Functional evidence for internal feedback in the songbird brain nucleus HVC.
ABSTRACT The song control system of songbirds consists mainly of the 'motor pathway' and 'anterior forebrain pathway'. The medial magnocellular nucleus of anterior nidopallium (mMAN) projects to the song control nucleus HVC, which is the point of divergence of the two pathways. We made simultaneous multiunit electrophysiological recordings from the mMAN and HVC in anesthetized Bengalese finches. We confirmed that the mMAN neurons showed song-selective auditory responses, and found temporal correlations between song-related activities of the mMAN and HVC neurons. The temporal relationship between the neural activation of the HVC and mMAN suggests that these nuclei are parts of a closed loop, which could provide internal feedback to the HVC for sequential syllable control.
Article: Characterization of synaptically connected nuclei in a potential sensorimotor feedback pathway in the zebra finch song system.[show abstract] [hide abstract]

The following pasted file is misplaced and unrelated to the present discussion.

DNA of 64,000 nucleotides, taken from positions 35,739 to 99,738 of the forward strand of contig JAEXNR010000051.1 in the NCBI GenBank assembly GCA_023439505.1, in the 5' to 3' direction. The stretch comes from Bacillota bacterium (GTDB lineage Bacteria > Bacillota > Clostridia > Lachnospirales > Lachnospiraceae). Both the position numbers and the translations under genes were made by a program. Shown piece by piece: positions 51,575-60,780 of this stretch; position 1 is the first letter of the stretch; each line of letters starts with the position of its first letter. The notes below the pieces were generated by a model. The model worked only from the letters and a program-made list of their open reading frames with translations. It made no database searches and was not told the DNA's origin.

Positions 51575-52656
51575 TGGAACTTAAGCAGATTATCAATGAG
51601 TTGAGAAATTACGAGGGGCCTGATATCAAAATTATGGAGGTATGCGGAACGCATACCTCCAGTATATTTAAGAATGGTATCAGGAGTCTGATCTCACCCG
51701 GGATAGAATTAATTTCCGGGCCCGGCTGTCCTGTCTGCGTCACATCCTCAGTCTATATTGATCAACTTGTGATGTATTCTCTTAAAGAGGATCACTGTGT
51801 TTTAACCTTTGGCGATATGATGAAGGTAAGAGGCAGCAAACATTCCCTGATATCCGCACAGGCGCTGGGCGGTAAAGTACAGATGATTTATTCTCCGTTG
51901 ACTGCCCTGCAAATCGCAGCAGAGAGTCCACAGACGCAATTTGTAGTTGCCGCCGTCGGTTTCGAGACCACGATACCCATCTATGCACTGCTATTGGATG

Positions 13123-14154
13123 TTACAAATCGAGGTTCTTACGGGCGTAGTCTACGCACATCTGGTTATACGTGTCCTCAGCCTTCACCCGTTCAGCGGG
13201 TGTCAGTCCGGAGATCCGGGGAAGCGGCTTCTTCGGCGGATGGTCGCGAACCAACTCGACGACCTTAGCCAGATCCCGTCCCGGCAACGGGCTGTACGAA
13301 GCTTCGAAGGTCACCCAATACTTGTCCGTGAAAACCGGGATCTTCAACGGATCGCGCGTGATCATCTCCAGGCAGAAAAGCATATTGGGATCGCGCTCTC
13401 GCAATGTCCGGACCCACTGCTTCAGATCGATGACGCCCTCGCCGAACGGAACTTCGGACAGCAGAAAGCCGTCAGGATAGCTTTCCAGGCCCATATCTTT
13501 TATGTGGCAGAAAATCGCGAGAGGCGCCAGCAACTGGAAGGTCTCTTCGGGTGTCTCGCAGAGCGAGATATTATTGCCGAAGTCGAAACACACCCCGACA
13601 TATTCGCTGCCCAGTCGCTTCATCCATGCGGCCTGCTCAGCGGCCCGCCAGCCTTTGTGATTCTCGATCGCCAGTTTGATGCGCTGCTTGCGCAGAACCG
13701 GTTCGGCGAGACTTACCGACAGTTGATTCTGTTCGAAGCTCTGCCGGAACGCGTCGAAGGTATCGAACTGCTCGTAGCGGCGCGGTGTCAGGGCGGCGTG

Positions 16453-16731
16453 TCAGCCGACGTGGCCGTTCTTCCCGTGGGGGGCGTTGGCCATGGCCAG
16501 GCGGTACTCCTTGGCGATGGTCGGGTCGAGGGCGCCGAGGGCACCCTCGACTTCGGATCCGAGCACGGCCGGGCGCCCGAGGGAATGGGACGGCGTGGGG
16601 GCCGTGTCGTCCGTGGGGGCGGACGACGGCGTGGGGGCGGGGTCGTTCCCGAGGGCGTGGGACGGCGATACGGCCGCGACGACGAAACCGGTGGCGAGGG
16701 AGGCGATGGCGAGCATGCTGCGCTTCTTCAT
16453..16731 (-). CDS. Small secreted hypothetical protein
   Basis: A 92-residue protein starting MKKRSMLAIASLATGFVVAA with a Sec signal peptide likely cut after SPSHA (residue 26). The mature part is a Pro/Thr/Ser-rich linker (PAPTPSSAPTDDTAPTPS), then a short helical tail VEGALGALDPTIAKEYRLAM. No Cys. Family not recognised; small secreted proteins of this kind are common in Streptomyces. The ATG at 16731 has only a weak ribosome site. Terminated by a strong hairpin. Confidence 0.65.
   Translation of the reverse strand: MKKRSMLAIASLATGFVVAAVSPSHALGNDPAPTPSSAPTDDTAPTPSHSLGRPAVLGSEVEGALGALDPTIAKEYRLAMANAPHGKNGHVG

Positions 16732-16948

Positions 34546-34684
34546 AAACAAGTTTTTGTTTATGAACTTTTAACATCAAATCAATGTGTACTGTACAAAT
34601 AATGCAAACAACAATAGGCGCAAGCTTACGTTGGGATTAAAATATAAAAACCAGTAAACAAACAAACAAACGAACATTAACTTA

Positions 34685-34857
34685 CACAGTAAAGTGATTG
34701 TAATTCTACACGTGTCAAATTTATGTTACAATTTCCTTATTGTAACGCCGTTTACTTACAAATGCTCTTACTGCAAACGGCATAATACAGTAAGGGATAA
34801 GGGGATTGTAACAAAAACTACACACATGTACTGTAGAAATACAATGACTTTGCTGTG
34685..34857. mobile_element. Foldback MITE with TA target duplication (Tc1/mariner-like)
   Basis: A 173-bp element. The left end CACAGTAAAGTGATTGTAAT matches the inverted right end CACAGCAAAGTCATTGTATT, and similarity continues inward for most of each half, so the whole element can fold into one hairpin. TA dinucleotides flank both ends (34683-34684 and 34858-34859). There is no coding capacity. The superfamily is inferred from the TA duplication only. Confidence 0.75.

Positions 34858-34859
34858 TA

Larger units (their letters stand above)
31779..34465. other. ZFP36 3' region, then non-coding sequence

ABSTRACT: Birdsong is a learned behavior that is controlled by a group of identified nuclei, known collectively as the song system. The cortical nucleus HVC (used as a proper name) is a focal point of many investigations as it is necessary for song production, song learning, and receives selective auditory information. HVC receives input from several sources including the cortical area MMAN (medial magnocellular nucleus of the nidopallium). The MMAN to HVC connection is particularly interesting as it provides potential sensorimotor feedback to HVC. To begin to understand the role of this connection, we investigated the physiological relation between MMAN and HVC activity with simultaneous multiunit extracellular recordings from these two nuclei in urethane anesthetized zebra finches. As previously reported, we found similar timing in spontaneous bursts of activity in MMAN and HVC. Like HVC, MMAN responds to auditory playback of the bird's own song (BOS), but had little response to reversed BOS or conspecific song. Stimulation of MMAN resulted in evoked activity in HVC, indicating functional excitation from MMAN to HVC. However, inactivation of MMAN resulted in no consistent change in auditory responses in HVC. Taken together, these results indicate that MMAN provides functional excitatory input to HVC but does not provide significant auditory input to HVC in anesthetized animals. We hypothesize that MMAN may play a role in motor reinforcement or coordination, or may provide modulatory input to the song system about the internal state of the animal as it receives input from the hypothalamus.PLoS ONE 01/2012; 7(2):e32178. · 4.09 Impact Factor